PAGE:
In September we published a report about a possible reduction in rail services in the coming months.
At that time I did not doubt the move.
Why? Because, as we have reported, mainline trains have been sparsely filled with passengers and the government was spending several billions pounds keeping the network open.
However, our article appeared on the very day the train operators were boosting schedules in response to the government’s wish to have people return to their offices.
Hence a few reader questioned the accuracy of our piece.
Today The Times (paywall) reports that New Year rail cuts are in prospect.
There is concern now that possibly one-fifth of commuters will stay away from rail travel indefinitely.
The Times says “The Department of Transport has told [train] companies to submit plans to make the railway more ‘financially sustainable’ while still providing enough capacity for Covid-safe travel.
“One rail industry source said that service levels could be reduced to about 80 or 85 per cent of pre-pandemic levels.”
UK rail believes that travel will remain depressed for some time to come. The government collects all the fare revenue from the train operators (open access firms excepted) and it naturally wants to save taxpayers’ money.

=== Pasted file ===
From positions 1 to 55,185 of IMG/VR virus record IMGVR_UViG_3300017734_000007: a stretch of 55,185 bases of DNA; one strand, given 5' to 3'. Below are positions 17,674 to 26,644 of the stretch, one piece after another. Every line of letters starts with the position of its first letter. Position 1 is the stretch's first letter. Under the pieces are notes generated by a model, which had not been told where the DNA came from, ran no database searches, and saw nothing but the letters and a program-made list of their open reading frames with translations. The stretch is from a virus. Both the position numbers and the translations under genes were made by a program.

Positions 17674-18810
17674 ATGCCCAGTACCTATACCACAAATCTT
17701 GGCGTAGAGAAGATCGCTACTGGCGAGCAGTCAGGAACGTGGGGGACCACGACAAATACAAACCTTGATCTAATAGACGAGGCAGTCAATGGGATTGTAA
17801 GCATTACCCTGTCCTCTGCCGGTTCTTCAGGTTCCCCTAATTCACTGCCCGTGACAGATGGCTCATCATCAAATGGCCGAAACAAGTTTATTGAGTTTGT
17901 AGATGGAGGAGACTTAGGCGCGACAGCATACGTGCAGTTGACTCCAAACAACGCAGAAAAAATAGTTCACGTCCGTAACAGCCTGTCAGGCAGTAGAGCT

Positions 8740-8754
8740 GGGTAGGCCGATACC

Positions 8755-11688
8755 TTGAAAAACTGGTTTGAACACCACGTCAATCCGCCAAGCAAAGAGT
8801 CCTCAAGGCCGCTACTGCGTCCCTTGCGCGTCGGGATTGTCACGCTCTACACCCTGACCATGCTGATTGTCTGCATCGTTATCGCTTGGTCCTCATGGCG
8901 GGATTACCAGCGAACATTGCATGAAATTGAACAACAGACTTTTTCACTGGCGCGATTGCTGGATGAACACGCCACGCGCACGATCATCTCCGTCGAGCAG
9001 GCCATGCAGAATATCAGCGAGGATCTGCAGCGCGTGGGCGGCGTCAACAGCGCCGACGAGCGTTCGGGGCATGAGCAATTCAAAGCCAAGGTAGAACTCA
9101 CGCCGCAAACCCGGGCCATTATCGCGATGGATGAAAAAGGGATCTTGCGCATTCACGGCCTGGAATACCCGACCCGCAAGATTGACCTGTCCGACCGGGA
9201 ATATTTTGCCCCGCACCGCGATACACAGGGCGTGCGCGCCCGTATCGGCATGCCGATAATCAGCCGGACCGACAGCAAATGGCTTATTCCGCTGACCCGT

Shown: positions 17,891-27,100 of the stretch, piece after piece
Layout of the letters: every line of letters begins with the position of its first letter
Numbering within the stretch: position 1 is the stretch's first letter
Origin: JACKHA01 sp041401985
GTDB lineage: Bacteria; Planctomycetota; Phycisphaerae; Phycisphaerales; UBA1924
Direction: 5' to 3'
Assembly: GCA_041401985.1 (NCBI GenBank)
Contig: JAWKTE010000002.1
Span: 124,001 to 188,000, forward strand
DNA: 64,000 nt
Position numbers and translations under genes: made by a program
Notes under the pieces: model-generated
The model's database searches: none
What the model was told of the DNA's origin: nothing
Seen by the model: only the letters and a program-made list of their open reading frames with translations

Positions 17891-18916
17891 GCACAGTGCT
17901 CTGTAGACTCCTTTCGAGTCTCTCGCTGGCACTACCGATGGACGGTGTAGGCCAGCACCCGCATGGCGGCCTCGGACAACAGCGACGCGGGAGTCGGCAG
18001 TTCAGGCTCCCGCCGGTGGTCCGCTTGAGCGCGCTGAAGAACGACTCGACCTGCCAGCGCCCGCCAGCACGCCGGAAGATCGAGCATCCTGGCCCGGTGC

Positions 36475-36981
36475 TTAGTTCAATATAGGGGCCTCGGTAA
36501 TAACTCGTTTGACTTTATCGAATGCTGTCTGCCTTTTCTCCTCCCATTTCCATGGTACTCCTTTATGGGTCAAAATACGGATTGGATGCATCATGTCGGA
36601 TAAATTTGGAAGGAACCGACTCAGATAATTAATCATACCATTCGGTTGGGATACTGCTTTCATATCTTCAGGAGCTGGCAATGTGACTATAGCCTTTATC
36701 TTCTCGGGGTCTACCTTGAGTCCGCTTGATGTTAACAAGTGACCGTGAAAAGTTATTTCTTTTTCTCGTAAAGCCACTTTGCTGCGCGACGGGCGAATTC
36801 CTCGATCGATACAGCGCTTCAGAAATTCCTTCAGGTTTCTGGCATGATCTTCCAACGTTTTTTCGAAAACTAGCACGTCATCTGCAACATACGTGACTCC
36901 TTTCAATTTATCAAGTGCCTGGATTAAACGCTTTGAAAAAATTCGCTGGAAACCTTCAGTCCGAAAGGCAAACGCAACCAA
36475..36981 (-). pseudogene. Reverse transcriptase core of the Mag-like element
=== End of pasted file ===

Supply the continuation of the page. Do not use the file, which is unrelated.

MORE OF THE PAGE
During the lockdown, two open access firms, Grand Central and Hull Trains, suspended services.
And yesterday we reported the Avanti West Coast reductions.
Rail author Christian Wolmar says no new money is available to maintain the huge subsidies currently costing around £700 million a month under the current emergency measures.
It’s a fluid situation.
Yesterday, and perhaps to prepare the public for cuts to come, government body the Office of Rail and Road (ORR) tweeted the following:
🚄🕑With some rail #timetables reducing, it is vitally important passengers are fully informed so they can plan ahead.
🗣️We have raised concerns about the accuracy of information presented to passengers and asked train companies to do more.
— ORR (@railandroad) November 10, 2020
And yesterday The Scotsman reported further cuts.
— Alastair Dalton (@AlastairDalton) November 10, 2020
Caledonian Sleeper has suspended its Aberdeen and Fort William services from last night (Tuesday night) until December 6 (its other services remain unchanged).
It is also reported that Scotrail and East Coast Mainline (ECML) operator LNER are making cuts.
LNER is to cut nine Anglo-Scottish services from November 16. As with Avanti West Coast the reason is because of lower passenger demand plus to cover possible staff shortages.
The operator provided Business Traveller with the following statement, and advises readers to visit lner.co.uk for the latest updates:
“We have kept our timetables under constant review. We have made some temporary changes to our timetables from November 16 which impact nine cross-border services. This is due to customer demand and to manage any staff shortages.”
It is unclear for how long the cuts will last, and in the meantime readers must check schedules carefully.